The great cities of the world are distinguished by their public parks. The urban fabric of New York, Barcelona, Berlin, Moscow, Paris, Rome, Sydney, and Shanghai are all woven around great parks. Yet, with all of Atlanta's outstanding achievements, the City and the region have a notably undistinguished park system. In a study conducted by the Trust for Public Land and the Urban Land Institute, Atlanta ranks near the bottom of the nation's largest 25 cities in acreage of parkland per capita with 7.3 acres for every 1,000 residents. Compare that to Austin, Texas' 39 acres per 1,000 residents or Oklahoma City's 43 acres per 1,000 residents and it becomes clear that something is amiss in metro Atlanta.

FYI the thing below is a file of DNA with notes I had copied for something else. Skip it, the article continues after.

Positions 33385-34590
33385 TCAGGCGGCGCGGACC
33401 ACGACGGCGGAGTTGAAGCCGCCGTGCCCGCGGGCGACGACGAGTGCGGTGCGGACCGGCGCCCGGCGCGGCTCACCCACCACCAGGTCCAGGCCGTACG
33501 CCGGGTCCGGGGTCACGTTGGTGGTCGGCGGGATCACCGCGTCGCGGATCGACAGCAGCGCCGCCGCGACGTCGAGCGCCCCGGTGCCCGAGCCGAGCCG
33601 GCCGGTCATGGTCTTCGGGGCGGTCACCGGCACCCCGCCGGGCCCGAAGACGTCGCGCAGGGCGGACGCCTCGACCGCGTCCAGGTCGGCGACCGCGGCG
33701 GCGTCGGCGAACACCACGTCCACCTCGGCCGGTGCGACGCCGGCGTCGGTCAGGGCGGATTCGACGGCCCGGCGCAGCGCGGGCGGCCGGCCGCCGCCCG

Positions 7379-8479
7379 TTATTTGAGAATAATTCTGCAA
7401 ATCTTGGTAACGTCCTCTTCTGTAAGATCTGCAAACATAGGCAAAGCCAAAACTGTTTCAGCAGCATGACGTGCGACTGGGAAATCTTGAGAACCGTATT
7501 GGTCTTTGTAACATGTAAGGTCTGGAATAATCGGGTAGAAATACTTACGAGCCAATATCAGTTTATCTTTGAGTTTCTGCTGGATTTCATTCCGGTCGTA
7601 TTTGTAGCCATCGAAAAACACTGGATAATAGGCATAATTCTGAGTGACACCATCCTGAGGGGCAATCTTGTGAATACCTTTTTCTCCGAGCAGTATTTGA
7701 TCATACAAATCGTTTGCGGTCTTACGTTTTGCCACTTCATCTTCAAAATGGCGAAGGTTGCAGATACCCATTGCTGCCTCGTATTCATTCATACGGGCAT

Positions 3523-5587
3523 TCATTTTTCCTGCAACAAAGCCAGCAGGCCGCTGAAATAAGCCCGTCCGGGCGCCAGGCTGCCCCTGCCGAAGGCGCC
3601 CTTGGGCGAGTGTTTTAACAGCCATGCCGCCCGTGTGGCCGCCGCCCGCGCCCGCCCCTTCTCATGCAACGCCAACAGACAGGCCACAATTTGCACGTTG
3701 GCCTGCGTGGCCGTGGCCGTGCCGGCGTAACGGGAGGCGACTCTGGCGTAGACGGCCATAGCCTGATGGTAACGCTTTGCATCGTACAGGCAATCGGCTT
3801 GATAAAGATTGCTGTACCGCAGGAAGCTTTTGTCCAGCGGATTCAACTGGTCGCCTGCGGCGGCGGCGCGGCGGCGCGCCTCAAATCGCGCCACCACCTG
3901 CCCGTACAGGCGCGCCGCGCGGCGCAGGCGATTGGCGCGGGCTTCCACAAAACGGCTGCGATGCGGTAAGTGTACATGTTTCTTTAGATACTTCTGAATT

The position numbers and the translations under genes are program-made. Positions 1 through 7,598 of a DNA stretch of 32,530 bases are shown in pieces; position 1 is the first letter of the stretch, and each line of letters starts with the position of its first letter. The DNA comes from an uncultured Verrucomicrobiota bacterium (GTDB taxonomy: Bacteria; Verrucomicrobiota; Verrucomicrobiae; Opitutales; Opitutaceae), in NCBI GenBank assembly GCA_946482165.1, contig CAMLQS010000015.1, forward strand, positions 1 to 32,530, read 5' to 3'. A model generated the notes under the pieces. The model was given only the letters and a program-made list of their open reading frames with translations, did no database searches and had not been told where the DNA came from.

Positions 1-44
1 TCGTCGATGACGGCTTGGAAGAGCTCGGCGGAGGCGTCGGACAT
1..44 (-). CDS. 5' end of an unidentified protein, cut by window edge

This study identifies the obstacles to acquiring and maintaining open and green spaces in the metro Atlanta region. Addressing open space shortages in metro Atlanta is a sizable task. This study could be considered the first step in a larger process. Time spent researching the various obstacles and opportunities regarding open space acquisition raised many questions that are beyond the scope of this project. A second phase might test the recommendations made in this phase by working with local officials on a few select projects, and begin to identify critical pieces of property in metro Atlanta that must be protected from development. A detailed inventory of significant open space and natural resources in the metro area that includes the existing inventory of land inside of Interstate 285 should be considered either as a separate study or included in this recommended second phase.